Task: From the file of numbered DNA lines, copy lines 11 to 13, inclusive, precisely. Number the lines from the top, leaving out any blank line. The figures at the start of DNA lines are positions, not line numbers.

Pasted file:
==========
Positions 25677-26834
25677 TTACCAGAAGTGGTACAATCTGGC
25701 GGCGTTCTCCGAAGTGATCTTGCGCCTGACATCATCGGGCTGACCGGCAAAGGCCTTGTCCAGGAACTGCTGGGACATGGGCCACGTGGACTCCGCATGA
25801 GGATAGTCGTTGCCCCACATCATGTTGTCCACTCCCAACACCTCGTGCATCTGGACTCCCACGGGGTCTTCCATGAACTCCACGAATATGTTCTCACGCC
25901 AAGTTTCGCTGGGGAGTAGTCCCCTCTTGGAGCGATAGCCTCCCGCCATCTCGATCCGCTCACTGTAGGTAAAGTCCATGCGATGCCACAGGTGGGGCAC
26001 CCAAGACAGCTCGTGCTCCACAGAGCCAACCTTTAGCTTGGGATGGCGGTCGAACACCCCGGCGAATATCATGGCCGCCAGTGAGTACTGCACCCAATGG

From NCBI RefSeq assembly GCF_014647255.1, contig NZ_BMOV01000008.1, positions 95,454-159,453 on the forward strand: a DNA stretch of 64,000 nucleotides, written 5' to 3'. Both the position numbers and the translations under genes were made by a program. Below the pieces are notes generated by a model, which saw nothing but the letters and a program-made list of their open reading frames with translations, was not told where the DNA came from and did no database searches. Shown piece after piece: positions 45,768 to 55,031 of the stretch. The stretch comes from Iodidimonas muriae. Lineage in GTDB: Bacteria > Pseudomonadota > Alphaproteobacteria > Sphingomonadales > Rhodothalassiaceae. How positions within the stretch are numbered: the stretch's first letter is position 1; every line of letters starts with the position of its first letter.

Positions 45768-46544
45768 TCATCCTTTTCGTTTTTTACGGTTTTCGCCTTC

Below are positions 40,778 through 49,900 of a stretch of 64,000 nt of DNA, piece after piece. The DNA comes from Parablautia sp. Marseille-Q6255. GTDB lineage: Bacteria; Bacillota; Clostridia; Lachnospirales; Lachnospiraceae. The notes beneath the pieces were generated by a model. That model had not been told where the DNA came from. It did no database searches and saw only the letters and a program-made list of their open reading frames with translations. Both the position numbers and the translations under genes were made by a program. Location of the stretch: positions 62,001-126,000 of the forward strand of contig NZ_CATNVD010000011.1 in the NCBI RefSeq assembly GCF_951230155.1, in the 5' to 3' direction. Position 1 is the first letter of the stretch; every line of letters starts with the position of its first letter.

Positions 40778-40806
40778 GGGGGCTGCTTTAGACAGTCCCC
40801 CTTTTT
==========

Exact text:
Positions 40778-40806
40778 GGGGGCTGCTTTAGACAGTCCCC
40801 CTTTTT